Michael Berryman Starfleet Display Officer
Grace Lee Whitney Janice Rand
Jane Wiedlin Alien Communications Officer
Vijay Amritraj Starship Captain
Majel Barrett Christine Chapel
Nick Ramus Saratoga Helmsman
Martin Pistone Controller #2
Phil Rubenstein 1st Garbageman
John Miranda 2nd Garbageman
Bob Sarlatte Waiter
Alex Henteloff Nichols
Tony Edwards Pilot
Eve Smith Elderly Patient
Greg Karas Intern #2
Raymond Singer Young Doctor
Judy Levitt Doctor #2
Teresa E. Victor Usher
Kirk Thatcher Punk on Bus
Jeff Lester FBI Agent
Joe Lando Shore Patrolman
Newell Tarrant CDO
Mike Timoney Electronics technician
Jeffrey Martin Electronics technician

Technical Credits
Leonard Nimoy Director,Original Story
Joe Aubel Art Director
James Bayliss Set Decoration/Design
Harve Bennett Original Story,Producer,Screenwriter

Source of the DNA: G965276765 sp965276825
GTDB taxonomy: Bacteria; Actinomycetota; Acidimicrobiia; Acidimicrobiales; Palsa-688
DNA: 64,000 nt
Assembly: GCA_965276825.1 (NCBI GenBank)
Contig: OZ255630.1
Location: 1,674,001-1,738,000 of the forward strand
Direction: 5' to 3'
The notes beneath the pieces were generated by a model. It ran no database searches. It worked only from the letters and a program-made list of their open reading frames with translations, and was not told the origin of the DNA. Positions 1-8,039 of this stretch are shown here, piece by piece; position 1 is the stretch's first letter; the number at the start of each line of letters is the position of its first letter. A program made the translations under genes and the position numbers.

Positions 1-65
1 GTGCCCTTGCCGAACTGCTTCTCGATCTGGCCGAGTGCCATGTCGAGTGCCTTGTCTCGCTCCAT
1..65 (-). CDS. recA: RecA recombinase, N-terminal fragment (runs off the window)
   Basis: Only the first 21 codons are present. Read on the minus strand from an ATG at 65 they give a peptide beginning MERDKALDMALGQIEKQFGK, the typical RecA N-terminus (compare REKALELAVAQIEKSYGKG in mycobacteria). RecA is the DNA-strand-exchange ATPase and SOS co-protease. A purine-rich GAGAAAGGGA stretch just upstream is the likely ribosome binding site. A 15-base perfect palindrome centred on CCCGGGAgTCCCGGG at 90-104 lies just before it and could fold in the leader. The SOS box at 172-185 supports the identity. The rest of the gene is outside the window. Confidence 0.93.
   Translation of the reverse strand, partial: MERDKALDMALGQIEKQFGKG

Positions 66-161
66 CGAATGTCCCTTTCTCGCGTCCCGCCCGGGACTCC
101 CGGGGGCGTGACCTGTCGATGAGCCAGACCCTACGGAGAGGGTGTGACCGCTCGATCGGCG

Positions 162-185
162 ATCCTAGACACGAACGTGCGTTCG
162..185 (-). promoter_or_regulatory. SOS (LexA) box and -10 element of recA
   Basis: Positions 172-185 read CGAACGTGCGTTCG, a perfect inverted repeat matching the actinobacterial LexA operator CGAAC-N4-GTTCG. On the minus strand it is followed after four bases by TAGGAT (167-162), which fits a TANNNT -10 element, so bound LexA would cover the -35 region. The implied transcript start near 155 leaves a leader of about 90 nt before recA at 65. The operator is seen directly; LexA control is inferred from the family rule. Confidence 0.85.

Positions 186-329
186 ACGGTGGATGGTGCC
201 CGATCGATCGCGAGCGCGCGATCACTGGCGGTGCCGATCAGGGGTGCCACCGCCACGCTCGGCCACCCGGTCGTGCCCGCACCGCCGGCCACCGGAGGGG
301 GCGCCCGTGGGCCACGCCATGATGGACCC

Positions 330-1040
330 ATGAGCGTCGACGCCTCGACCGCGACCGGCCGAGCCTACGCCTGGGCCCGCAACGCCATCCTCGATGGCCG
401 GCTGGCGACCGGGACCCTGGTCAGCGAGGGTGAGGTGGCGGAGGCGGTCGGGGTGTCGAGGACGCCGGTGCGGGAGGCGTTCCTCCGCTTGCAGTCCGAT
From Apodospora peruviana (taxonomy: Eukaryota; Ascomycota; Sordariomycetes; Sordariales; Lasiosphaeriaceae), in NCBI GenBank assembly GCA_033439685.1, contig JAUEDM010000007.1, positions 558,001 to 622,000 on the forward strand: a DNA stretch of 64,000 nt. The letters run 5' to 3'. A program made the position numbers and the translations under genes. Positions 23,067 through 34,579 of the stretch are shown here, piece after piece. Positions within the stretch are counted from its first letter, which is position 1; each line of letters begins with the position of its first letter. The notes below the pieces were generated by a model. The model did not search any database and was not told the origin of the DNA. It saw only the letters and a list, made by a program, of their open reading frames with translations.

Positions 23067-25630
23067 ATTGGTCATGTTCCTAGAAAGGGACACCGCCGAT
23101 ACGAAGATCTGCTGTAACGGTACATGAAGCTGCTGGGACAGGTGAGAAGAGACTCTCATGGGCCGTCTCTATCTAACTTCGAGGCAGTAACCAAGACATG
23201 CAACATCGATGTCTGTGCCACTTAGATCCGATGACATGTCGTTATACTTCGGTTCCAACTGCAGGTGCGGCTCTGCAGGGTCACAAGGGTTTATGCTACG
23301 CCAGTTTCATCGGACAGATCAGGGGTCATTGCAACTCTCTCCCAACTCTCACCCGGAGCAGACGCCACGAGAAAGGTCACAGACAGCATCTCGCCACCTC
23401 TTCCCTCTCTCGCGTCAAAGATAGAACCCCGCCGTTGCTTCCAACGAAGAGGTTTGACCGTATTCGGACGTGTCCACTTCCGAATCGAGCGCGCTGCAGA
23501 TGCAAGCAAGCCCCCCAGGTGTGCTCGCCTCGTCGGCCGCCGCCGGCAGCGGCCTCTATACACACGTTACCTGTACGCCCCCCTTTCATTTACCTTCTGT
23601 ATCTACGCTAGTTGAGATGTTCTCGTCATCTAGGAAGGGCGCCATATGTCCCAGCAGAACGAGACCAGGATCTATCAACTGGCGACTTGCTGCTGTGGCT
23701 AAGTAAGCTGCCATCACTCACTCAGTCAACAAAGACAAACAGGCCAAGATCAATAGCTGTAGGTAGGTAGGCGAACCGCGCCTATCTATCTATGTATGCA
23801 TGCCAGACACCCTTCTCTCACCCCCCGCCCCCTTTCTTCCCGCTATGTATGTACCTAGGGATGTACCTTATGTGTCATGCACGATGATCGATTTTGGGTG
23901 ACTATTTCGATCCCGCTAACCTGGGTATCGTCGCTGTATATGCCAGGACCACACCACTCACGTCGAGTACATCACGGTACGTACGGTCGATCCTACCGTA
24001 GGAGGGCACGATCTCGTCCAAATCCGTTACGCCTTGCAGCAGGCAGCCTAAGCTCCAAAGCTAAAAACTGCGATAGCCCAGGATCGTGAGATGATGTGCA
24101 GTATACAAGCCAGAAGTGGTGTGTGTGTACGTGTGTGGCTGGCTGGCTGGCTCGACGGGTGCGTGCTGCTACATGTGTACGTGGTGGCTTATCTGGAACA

Peter E. Berger Editor
Richard G. Berger Set Decoration/Design
Brooke Breton Associate Producer
Gene S. Cantamessa Sound Mixer
Jack T. Collis Production Designer
Daniel Gluck Set Decoration/Design
Warren Hamilton Sound Editor
David J. Hudson Sound/Sound Designer
Peter Krikes Screenwriter
Michael Lantieri Special Effects
Steve Meerson Screenwriter
Nicholas Meyer Screenwriter
Donald Peterman Cinematographer
Chuck Picerni Stunts
Robert Fletcher Costumes/Costume Designer
Leonard Rosenman Score Composer
Peter Smith Art Director
Kirk Thatcher Associate Producer
Ralph Winter Executive Producer

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Scene Index

Disc #1 -- Star Trek IV: The Voyage Home
1. Scene 1 [3:06]
2. Scene 2 [3:53]
3. Scene 3 [1:25]
4. Scene 4 [5:07]
5. Scene 5 [1:42]
6. Scene 6 [1:24]
7. Scene 7 [5:21]
8. Scene 8 [5:24]
9. Scene 9 [2:12]
10. Scene 10 [6:23]
11. Scene 11 [:28]
12. Scene 12 [7:53]
13. Scene 13 [:56]
14. Scene 14 [5:42]
15. Scene 15 [:25]
16. Scene 16 [6:28]
17. Scene 17 [:12]
18. Scene 18 [4:43]